College of Agriculture and Natural Resources
Center for Land Use Education and Research

Gull Island Habitat Management Project

CLEAR Webinar Library | 2013 Series | 2012 Series | 2011 Series

Gull Island

 

Read Abstract

Great Gull Island, owned by the American Museum of Natural History (AMNH), has two species of terns nesting on the island: the Common Tern (Sterna hirundo) with 9,500 pairs and the Roseate Tern (S. dougallii) with 1,300 pairs. This represents the largest concentration of nesting Common Terns in the world, and the largest concentration of nesting Roseate Terns in the Western Hemisphere. Great Gull Island, 17 acres in size, is the site of a former army fort with crumbling battlements and boulders surrounding the edges of the island. The Common Terns use the interior island, while the Roseate Terns nest in the boulders. Vegetation, including many invasive plant species, has overtaken parts of the island causing loss of nesting habitat. Connecticut Sea Grant, CLEAR, and USFWS are working with the AMNH to develop and implement a habitat management plan for this island. This webinar will describe the fascinating history of Great Gull Island and our management efforts to improve tern nesting habitat.

Presented by: CLEAR & CT Sea Grant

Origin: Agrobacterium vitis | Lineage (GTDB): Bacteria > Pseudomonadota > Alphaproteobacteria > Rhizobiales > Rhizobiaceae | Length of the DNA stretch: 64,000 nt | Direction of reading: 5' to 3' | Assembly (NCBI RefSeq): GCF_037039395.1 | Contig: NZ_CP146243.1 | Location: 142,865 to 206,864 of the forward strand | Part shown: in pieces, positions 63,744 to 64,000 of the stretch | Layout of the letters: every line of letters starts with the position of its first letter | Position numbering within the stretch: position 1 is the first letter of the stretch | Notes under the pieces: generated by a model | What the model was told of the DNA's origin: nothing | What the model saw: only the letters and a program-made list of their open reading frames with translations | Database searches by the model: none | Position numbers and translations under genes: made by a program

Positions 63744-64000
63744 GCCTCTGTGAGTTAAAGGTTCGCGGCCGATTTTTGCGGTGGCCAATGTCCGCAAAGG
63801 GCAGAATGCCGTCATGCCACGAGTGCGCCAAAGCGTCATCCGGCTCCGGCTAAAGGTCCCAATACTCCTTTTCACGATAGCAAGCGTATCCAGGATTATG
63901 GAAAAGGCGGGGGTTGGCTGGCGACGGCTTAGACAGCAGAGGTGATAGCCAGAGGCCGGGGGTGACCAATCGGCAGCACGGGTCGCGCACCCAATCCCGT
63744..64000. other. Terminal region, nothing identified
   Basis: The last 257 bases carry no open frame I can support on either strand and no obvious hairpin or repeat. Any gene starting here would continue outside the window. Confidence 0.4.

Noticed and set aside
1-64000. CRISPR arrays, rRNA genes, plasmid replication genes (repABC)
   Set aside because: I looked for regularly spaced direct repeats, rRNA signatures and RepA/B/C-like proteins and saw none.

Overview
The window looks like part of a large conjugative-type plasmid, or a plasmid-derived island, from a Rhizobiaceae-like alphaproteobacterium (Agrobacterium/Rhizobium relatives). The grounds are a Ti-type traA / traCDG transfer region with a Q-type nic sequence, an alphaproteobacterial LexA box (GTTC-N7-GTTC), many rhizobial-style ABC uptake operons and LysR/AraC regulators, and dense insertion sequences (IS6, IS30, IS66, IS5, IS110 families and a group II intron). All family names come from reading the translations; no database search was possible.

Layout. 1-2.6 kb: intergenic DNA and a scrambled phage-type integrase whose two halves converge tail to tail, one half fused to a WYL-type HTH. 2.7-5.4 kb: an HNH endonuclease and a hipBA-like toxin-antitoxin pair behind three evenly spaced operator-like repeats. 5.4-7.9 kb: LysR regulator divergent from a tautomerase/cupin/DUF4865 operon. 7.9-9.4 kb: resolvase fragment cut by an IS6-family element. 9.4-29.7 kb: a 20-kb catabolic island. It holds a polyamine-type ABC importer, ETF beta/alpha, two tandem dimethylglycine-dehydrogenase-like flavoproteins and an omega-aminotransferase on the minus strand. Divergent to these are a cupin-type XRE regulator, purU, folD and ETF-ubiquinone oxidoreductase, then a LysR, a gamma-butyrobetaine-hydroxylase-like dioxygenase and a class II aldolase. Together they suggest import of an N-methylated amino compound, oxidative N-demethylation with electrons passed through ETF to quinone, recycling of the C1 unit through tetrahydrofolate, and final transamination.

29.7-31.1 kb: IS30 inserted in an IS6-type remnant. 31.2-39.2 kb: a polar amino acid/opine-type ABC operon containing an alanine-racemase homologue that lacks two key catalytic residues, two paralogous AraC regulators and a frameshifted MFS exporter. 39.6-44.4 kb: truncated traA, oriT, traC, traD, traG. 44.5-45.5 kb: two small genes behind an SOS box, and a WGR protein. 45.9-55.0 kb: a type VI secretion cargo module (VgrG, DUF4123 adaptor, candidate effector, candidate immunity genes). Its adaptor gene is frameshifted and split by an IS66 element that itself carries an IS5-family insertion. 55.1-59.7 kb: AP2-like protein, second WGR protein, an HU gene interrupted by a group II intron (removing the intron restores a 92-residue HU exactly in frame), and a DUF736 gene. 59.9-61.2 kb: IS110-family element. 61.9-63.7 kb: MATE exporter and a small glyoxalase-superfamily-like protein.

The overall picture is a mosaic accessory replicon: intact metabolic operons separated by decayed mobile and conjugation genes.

Running Time: 00:40:57


Instructors:

Juliana Barrett, Associate Extension Educator
juliana.barrett@uconn.edu

Juliana's Bio

Juliana Barrett became a member of the NEMO team in 2006. She is an Assistant Educator in Residence with Connecticut Sea Grant and the NEMO program. As an ecologist, her focus is the coastal habitats of Connecticut. She works with the towns and groups working on the conservation, restoration and enhancement of coastal areas. Juliana is developing programs to assist coastal community leaders with technical matters related to the impact of land use on coastal habitats, riparian buffers, habitat management and restoration of coastal habitats.

Juliana is the co-author of The Vegetation of Connecticut, a Connecticut Department of Environmental Protection publication. Previously, Juliana was the Geoffrey C. Hughes Tidelands Program Director with the Nature Conservancy in Connecticut, and also did private consulting. Juliana has a Ph.D. from the University of Connecticut Department of Ecology and Evolutionary Biology, a M.A. from the Department of Earth and Planetary Science at Johns Hopkins University, and a bachelor's degree from Smith College in Biology.

Joel Stocker, Assistant Extension Educator
joel.stocker@uconn.edu

Joel's Bio

Joel started with the NEMO program as a graduate assistant within the College of Agriculture and Natural Resources. After graduating with a Masters in Natural Resources Management and Engineering in 1994 he continued full time with NEMO through the Cooperative Extension System. He currently works with Extension Forestry and supports multiple CLEAR projects with GIS applications and training.

In addition Joel has a bachelor's degree in Mechanical Engineering from Michigan Technological University. Prior to joining the University Joel worked as an Engineer in the US Air Force.